When the Assyrians conquered a territory, they typically deported the inhabitants to the extreme part of their empire and repopulated the land with other peoples.

The biblical book of Ezra describes the various people settling in the Syrian area after the Assyrian repopulation policy: “Then wrote Rehum the chancellor, and Shimshai the scribe, and the rest of their companions; the Dinaites, the Apharsathchites, the Tarpelites, the Apharsites, the Archevites, the Babylonians, the Susanchites, the Dehavites, and the Elamites, and the rest of the nations whom the great and noble Asnapper [Asshur-banipal] brought over, and set in the cities of Samaria, and the rest that are on this side the river [west of the Euphrates], and at such a time” (Ezra 4:9-10).

The people dwelling in Samaria and in the other land west of the Euphrates, meaning Syria, were a mixed group coming from Mesopotamia and Persia, with nine peoples specifically mentioned of a whole multitude resettled by the Assyrians. 2 Kings 16 records how the Assyrian King Tiglath-pileser carried away the Syrians into captivity. Many of the original inhabitants of Syria, called Arameans, were deported to a land south of the Caucasus, now known as Armenia (Amos 1:3-5).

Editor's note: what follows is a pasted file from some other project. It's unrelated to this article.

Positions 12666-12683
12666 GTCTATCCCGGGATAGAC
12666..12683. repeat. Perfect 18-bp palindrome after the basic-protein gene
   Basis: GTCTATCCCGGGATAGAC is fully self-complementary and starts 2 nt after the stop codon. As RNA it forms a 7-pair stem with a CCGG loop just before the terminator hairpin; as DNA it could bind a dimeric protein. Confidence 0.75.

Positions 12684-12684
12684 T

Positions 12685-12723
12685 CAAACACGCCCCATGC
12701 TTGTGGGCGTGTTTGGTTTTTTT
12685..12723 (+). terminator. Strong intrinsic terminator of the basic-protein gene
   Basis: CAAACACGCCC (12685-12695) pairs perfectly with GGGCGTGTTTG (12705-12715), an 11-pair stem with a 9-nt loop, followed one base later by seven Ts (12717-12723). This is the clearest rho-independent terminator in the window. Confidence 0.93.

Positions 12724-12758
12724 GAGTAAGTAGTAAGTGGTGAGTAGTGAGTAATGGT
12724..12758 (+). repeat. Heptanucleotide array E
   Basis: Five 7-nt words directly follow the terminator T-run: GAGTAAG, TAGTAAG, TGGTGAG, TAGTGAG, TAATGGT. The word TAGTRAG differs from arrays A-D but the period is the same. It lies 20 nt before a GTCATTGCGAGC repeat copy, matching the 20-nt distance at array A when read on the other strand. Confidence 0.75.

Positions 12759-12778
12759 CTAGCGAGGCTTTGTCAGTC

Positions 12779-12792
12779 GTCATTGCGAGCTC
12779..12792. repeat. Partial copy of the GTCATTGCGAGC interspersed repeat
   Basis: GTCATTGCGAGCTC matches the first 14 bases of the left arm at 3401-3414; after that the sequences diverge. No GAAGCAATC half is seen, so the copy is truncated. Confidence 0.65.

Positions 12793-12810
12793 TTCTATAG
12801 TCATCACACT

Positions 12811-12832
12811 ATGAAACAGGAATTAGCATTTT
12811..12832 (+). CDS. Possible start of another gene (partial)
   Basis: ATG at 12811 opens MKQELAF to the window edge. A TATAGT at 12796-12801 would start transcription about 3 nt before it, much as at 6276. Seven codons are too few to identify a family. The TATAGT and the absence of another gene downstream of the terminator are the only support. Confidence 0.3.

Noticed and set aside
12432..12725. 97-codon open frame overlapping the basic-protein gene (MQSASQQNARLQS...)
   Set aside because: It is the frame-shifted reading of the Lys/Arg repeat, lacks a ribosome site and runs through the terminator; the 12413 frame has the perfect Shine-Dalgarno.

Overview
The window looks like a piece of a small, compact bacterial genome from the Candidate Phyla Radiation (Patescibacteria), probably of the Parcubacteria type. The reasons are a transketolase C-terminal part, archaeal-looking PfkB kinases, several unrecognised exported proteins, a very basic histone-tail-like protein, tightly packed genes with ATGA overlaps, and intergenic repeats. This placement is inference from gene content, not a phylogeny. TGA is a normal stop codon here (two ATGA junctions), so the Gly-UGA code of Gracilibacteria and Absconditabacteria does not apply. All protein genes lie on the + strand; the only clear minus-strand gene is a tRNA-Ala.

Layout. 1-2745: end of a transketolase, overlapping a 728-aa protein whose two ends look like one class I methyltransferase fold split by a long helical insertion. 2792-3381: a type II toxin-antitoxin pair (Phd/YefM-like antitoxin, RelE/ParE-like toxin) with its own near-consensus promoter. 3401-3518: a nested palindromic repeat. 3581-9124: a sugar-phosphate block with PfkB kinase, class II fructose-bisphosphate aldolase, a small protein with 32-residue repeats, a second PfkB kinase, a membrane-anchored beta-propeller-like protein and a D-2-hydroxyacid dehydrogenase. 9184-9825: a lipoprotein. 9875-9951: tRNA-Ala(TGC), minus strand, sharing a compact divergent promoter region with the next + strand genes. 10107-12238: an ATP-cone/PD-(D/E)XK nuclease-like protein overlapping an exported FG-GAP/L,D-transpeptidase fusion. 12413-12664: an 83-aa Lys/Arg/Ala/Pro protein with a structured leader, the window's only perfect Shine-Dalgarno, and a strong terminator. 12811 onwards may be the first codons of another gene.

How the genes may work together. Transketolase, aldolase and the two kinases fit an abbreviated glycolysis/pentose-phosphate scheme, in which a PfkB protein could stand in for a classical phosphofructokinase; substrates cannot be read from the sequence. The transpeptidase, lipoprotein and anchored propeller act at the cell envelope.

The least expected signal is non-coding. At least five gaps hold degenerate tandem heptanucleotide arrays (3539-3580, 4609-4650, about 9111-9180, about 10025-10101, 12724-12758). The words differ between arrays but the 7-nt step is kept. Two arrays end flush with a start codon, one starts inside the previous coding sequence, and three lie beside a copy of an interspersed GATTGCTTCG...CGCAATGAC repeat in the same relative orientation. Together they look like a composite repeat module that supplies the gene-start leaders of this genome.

This is exactly what the Assyrians did to the kingdom of Israel, deporting the Israelites toward the Caucus region and replacing them with essentially the same people used to repopulate Syria: “And the king of Assyria brought men from Babylon, and from Cuthah, and from Ava, and from Hamath, and from Sepharvaim, and placed them in the cities of Samaria instead of the children of Israel: and they possessed Samaria, and dwelt in the cities thereof” (2 Kings 17:24).

One group of people here is common in both cases: the Babylonians.

Based on the order listed, the Babylonians were the dominant people resettled in Samaria, and prominent among the people resettled in Syria.

Descendents of Babylon Moved to Syria

Babylon itself was sacked in 689 b.c. by the later Assyrian King Sennacherib because of continuous revolt by the people of southern Mesopotamia. Much of the city was destroyed. But instead of silencing the local population, this act provoked fiercer resistance against Assyrian rule.